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DHAHRAN, Saudi Arabia & DALLAS--(BUSINESS WIRE)--Saudi Aramco entered into an agreement today with Jacobs (NYSE:JEC) to form a Saudi Arabia-based joint venture company to provide professional program and construction management (PMCM) services for social infrastructure projects throughout the Kingdom and across the Middle East and North Africa. Jacobs’ presence in Saudi Arabia spans more than 40 years. Jacobs Chairman and CEO Steve Demetriou said, “Our joint venture exemplifies the power of bringing together Saudi Aramco and Jacobs as an effective economic catalyst to support the Kingdom’s Vision 2030. The new company combines Jacobs’ industry-leading capabilities and our joint project delivery skills to help transform social infrastructure in this rapidly changing region.” The new company’s services will include a full-spectrum of professional PMCM activities, with expertise in supporting all phases of the project lifecycle for social infrastructure projects. The company will advance training and help create quality jobs for Saudi nationals through the development of a sustainable and competitive program. Saudi Aramco is a world leader in integrated energy and chemicals. We are driven by the core belief that energy is opportunity. From producing approximately one in every eight barrels of the world’s crude oil supply to developing new energy technologies, our global team is dedicated to creating positive impact in all that we do. We focus on making our resources more sustainable and more useful. This promotes long-term economic growth and prosperity around the world. Jacobs is one of the world’s largest and most diverse providers of full-spectrum technical, professional and construction services for industrial, commercial and government organizations globally. The company employs over 54,000 people and operates in more than 25 countries around the world. For more information, visit www.jacobs.com. Statements made in this release that are not based on historical fact are forward-looking statements. We base these forward-looking statements on management’s current estimates and expectations as well as currently available competitive, financial and economic data. Forward-looking statements, however, are inherently uncertain. There are a variety of factors that could cause business results to differ materially from our forward-looking statements. For a description of some of the factors which may occur that could cause actual results to differ from our forward-looking statements please refer to Jacobs’ Form 10-K for the year ended September 30, 2016, and in particular the discussions contained under Items 1 - Business, 1A - Risk Factors, 3 - Legal Proceedings, and 7 - Management's Discussion and Analysis of Financial Condition and Results of Operations as well as the Jacobs’ other filings with the Securities and Exchange Commission. We do not undertake to update any forward-looking statements made herein.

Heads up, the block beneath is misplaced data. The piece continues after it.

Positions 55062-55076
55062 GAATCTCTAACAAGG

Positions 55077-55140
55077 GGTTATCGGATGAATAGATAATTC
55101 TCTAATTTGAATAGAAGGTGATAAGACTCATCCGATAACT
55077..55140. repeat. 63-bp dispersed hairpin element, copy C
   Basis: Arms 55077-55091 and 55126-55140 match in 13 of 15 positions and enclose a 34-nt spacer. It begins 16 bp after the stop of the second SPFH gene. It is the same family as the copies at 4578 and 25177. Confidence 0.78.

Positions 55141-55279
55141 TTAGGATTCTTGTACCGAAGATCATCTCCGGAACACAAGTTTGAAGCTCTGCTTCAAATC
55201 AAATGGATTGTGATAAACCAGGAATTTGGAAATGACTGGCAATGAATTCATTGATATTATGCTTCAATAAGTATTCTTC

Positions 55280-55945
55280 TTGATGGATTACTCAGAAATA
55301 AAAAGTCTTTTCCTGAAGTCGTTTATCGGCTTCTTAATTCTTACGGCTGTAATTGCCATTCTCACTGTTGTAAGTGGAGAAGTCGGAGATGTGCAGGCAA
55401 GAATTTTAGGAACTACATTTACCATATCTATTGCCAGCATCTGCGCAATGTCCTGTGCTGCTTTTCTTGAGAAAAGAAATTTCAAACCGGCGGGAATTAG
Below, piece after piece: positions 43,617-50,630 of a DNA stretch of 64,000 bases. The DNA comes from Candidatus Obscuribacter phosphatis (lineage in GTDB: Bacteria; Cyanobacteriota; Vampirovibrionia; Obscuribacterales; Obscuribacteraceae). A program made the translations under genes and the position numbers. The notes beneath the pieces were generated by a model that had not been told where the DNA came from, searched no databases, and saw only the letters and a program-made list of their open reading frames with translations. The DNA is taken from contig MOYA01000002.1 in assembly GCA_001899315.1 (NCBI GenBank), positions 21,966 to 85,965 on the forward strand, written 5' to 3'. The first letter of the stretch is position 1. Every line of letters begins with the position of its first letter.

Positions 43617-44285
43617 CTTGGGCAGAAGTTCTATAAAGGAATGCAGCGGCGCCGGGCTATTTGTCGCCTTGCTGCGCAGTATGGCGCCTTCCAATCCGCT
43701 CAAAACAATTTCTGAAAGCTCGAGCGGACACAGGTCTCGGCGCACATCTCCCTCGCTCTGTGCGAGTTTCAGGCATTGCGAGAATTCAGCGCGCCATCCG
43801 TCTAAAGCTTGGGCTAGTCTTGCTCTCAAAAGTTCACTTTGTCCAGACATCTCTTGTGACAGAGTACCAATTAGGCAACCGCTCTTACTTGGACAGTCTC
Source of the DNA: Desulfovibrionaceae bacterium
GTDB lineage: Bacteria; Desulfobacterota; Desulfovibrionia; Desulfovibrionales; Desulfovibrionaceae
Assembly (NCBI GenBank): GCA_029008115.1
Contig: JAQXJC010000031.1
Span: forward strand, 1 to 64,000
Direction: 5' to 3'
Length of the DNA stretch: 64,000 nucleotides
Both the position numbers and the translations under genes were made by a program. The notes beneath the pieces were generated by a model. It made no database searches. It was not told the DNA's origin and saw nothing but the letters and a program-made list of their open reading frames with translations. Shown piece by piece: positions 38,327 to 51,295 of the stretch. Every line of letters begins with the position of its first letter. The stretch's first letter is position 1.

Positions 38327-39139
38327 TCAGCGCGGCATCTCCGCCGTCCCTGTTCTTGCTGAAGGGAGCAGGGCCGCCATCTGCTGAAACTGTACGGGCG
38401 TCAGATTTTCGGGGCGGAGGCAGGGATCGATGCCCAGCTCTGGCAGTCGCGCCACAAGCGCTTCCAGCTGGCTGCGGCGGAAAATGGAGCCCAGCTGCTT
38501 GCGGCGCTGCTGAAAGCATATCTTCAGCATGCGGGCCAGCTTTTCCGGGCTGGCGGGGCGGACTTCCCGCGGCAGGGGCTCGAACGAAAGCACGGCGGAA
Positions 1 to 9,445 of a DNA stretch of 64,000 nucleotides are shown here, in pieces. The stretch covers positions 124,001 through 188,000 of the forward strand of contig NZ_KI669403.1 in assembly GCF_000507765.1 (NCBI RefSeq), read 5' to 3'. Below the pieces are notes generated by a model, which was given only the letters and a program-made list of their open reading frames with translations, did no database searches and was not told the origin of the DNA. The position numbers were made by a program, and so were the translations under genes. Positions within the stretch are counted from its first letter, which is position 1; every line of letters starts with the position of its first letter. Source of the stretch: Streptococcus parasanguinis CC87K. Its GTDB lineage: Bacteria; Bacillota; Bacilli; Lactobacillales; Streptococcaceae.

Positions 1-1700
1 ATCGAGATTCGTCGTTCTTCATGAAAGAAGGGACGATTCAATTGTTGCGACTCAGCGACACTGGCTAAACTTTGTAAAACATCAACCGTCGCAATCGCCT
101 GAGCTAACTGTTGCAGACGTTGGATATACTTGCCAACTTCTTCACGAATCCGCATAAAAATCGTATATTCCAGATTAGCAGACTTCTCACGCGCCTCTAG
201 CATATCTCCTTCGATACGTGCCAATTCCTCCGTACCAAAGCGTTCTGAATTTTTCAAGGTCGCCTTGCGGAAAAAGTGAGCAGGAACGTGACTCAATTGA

DALLAS--(BUSINESS WIRE)--Jacobs Engineering Group Inc. (NYSE:JEC) has been appointed by Zero Waste Scotland to help progress its world-leading work on implementing circular economy solutions in Scotland. Jacobs will provide environmental, economic and engagement services ranging from research, identification of circular economy opportunities, development of pilot schemes, pipeline development, and technical support around feasibility studies and business cases for implementation of circular economy business models for Scottish small and medium-sized enterprises (SMEs). Jacobs is one of seven consultancies with circular economy expertise engaged to help Zero Waste Scotland expand its circular economy support over the next two years. Zero Waste Scotland supports delivery of the Scottish Government’s circular economy strategy, which seeks to retain products and materials in high-value use and make the most of resources, maximising economic benefit for Scotland and reducing environmental impact at the same time. Jacobs’ services will support Zero Waste Scotland and its SME partners achieve this goal. Louise McGregor, Head of Circular Economy at Zero Waste Scotland, said: “Scotland is an award-winning pioneer of the circular economy, and we at Zero Waste Scotland are proud to have supported more than 30 businesses with circular economy business models and services to date. We are working hard to ensure Scotland enjoys the maximum economic, social and environmental benefits of more circular approaches to business. This project will help us continue that vital work by developing even more opportunities to maximise profits and minimise environmental impact.” “Jacobs has worked with Zero Waste Scotland for several years to identify and respond to resource efficiency and circular economy opportunities in a variety of industry sectors,” said Jacobs Senior Vice President Buildings and Infrastructure Bob Duff. “We have some of the most experienced and enthusiastic specialists in the waste and resources industry; people who are passionate about challenging current thinking. Our strategic advice helps businesses operate more effectively and benefit from more sustainable resource use. We look forward to leveraging our experience and skills to build on the strong relationship we have developed with Zero Waste Scotland.” Jacobs is one of the world’s largest and most diverse providers of full-spectrum technical, professional and construction services for industrial, commercial and government organizations globally. The company employs over 54,000 people and operates in more than 25 countries around the world. For more information, visit www.jacobs.com. Zero Waste Scotland exists to create a society where resources are valued and nothing is wasted. Our goal is to help Scotland realise the economic, environmental and social benefits of making best use of the world’s limited natural resources. We are funded to support delivery of the Scottish Government’s circular economy strategy and the EU’s 2020 growth strategy. Zero Waste Scotland is lead partner on the Resource Efficient Circular Economy Accelerator Programme, a £70 million strategic intervention in the current round of European Structural and Investment Funds. The Scottish Government is the Managing Authority for the European Structural Funds 2014-20 Programme. For further information visit the Scottish Government website or follow @scotgovESIF. More information on all Zero Waste Scotland’s work can be found at www.zerowastescotland.org.uk . Keep up to date with our latest news on - Twitter | Facebook | Google Plus | LinkedIn Statements made in this release that are not based on historical fact are forward-looking statements. We base these forward-looking statements on management’s current estimates and expectations as well as currently available competitive, financial and economic data. Forward-looking statements, however, are inherently uncertain. There are a variety of factors that could cause business results to differ materially from our forward-looking statements. For a description of some of the factors which may occur that could cause actual results to differ from our forward-looking statements please refer to our Form 10-K for the year ended September 30, 2016, and in particular the discussions contained under Items 1 - Business, 1A - Risk Factors, 3 - Legal Proceedings, and 7 - Management's Discussion and Analysis of Financial Condition and Results of Operations. We do not undertake to update any forward-looking statements made herein.